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There’s No Crying In Baseball

There’s No Crying In Baseball

picture yourself, if you can, sitting in your office surrounded by work associates.

your phone rings, it’s your kids school- the nurse is calling to tell you your son or daughter is in their office sick and they need to go home. 

you just sat down and started whatever it was that you needed to work on.

you cannot believe the timing- that whenever you finally find a moment to focus, something comes up. 

you can’t catch a break.

you have more to do than you can think of.

not to mention it’s Monday…

what do you do?

here’s what i did;

i started crying. 

at my desk.

in my office.

located in the back of a beautiful lingerie store.

it was noon…

obviously, i wasn’t upset about my daughter needing to be picked up from school. i mean, i was a little because of the inconvenience, but it was all the other stressful little ‘things’ that had been weighing on me and building up that caused the flood gates to open.

i didn’t want the girls in the office to see my eyes watering. 

i kept my head down, took a deep breath and tried to swallow back my tears.

i couldn’t let them see me cry…. 

because there is no crying in baseball. 

are you familiar with this scene from A League of Their Own?

Tom Hanks stars as a baseball coach to a team of women during WW2. One of the girls makes a poor play causing them the game and he lays into her. at which point she starts crying. – his total shock is beyond comical as he asks her if she’s crying. she denies it, with tears coming down her face and he yells at her,


it’s ridiculously funny,

and at the same time, relevant; 

we have been taught that crying is weak and showing any emotion is socially unacceptable. 

but what’s a person to do when they 100% identify with the character who breaks down when they fuck up and or get yelled at?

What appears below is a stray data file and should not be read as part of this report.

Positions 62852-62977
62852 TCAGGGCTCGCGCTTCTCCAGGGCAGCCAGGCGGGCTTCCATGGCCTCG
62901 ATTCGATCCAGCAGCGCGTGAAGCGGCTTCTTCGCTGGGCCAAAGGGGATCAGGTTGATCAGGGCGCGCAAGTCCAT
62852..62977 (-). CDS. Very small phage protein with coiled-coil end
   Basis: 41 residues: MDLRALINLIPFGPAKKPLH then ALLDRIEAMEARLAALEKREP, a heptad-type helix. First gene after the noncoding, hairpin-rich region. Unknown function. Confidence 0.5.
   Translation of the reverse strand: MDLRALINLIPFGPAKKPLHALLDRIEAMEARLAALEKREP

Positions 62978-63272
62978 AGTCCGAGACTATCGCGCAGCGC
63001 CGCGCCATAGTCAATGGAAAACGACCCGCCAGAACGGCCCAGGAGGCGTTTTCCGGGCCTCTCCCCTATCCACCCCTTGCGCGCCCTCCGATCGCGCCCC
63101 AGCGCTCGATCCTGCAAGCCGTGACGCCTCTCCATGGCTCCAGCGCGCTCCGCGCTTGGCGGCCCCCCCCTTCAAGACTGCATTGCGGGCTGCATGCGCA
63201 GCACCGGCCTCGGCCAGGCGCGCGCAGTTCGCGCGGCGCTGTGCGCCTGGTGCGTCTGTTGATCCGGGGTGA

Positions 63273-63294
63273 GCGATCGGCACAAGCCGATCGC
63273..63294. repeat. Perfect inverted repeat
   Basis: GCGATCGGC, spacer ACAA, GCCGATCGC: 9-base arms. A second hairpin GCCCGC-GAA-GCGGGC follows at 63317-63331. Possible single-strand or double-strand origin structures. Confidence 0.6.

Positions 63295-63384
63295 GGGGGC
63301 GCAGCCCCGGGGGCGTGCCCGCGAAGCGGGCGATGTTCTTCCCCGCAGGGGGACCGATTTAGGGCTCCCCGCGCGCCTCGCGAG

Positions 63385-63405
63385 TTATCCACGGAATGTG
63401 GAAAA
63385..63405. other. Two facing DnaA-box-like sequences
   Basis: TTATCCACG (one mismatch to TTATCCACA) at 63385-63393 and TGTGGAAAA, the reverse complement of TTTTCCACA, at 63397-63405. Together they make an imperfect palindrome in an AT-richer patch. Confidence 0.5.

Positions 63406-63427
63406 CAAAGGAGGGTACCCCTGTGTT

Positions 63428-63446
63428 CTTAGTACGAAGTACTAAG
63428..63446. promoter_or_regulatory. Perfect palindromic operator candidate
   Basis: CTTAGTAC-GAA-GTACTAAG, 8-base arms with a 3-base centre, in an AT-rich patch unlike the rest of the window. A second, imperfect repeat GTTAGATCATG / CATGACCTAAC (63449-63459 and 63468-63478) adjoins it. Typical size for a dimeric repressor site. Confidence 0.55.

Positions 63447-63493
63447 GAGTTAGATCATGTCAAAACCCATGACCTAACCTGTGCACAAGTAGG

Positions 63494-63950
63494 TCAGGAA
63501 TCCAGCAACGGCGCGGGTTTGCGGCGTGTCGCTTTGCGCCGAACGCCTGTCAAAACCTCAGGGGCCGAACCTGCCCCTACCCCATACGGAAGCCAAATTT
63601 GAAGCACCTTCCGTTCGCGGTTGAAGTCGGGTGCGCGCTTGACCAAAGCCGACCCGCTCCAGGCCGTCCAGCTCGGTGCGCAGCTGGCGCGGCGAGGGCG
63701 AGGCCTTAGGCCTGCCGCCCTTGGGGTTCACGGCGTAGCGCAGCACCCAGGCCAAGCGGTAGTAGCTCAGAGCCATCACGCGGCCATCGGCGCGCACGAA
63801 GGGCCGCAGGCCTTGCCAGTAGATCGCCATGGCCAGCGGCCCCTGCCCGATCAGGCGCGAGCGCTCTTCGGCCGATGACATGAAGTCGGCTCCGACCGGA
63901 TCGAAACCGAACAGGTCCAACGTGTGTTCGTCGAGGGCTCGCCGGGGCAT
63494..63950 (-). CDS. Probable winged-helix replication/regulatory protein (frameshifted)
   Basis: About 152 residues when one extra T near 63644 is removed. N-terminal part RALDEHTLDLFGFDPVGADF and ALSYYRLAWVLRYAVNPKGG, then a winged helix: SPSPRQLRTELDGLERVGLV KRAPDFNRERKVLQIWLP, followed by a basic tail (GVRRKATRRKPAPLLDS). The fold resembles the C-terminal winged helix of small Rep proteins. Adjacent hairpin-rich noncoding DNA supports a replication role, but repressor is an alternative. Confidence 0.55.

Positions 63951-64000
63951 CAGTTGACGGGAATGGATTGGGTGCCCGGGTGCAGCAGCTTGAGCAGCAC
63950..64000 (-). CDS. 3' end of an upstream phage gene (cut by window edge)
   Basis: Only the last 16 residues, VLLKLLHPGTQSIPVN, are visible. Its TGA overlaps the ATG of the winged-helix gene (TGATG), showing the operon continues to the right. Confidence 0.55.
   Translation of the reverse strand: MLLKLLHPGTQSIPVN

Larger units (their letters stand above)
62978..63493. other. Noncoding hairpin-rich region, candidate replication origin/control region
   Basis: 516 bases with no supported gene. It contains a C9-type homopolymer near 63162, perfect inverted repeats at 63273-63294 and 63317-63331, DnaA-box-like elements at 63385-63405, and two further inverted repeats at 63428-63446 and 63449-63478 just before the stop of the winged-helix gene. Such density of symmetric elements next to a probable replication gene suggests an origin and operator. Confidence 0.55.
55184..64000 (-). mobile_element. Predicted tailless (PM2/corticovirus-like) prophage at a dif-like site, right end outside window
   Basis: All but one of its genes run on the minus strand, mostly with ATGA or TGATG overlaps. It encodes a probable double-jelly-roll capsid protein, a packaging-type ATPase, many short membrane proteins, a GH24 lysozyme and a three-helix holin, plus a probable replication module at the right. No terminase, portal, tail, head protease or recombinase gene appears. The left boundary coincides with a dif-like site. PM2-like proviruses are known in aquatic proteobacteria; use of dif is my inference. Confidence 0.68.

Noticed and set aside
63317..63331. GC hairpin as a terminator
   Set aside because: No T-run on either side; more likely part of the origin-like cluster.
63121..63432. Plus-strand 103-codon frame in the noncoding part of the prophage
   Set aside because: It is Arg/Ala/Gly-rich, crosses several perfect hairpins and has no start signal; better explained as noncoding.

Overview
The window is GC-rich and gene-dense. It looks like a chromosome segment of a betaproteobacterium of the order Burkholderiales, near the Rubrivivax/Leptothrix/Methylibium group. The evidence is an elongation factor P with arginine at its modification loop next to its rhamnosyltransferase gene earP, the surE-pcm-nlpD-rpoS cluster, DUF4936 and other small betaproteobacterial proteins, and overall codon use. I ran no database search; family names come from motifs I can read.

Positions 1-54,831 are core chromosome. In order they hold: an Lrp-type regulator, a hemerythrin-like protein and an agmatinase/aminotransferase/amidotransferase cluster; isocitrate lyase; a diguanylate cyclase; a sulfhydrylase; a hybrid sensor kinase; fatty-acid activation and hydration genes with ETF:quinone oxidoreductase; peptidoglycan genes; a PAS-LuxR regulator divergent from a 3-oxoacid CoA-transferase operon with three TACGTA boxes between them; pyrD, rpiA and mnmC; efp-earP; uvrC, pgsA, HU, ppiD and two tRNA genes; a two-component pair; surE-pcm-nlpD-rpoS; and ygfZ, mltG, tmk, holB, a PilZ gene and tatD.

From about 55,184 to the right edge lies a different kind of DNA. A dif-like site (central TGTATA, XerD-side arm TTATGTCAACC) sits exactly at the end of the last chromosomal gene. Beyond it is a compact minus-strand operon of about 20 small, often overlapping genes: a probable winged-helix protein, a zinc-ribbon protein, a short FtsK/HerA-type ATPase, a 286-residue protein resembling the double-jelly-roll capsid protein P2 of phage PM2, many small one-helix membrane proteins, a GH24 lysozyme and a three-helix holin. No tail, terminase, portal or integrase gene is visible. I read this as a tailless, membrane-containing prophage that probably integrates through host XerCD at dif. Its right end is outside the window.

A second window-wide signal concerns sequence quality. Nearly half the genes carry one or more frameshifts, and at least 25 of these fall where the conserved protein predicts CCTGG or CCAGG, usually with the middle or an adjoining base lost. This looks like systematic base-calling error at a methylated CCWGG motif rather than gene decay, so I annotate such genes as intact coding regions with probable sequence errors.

when your instinct is to cry, how do you manage?

as early as i can remember, regardless of the emotion i was experiencing- scared, angry, overwhelmed, sad, tears came with it. i had no other way of expressing myself or controlling it. ironically, i was raised by a man, to whom this day, i’ve never seen cry. his generation, like the ones before and after, raised their boys to be men who didn’t cry or ‘feel’. i remember being 4 or 5 when i was with my dad and i saw a grown man cry. 

i was shocked. 

i had no idea boys could cry. 

i’m not suggesting my dad was a hardened, heartless man, but he never revealed that side of himself to us. 

the man i saw was of little emotion; 

funny, impatient, angry, semi-consoling…. 

but never an emotion on the scale of sadness or one that amounted to tears.

when i would get upset, he would tell me, 

‘ash, you are too sensitive. you feel too much with your heart.’ 

i know he meant that in the most loving way possible. 

i think a part of him worried that i needed to harden. 

because life is hard. 

and the people around us can be even harder.

despite being raised in a society that tells you, ‘there’s no crying in baseball’, I’ve had to accept i’m an emotional being, a feeler, and hiding my feelings doesn’t work for me. 

it’s not sustainable.

it’s almost laughable and at times embarrassing, because even if i’m mad, i’ll cry.

 i can feel complete and physical rage in my bones and the tears will flow. 

{except for the time i was prescribed steroids for a blood condition;

that was pure rage and no tears…

that was terrifying}

you may wonder how i manage my emotions in my ‘adult life’? 

i can tell you it’s been a lot of trial and much more error. 

i’ve learned the hard way that if i try to cover up what i’m really feeling, i will crack. i’ve also found myself in positions that people have accused me of ‘being emotional’ causing me to want to keep my guard up and act stoic.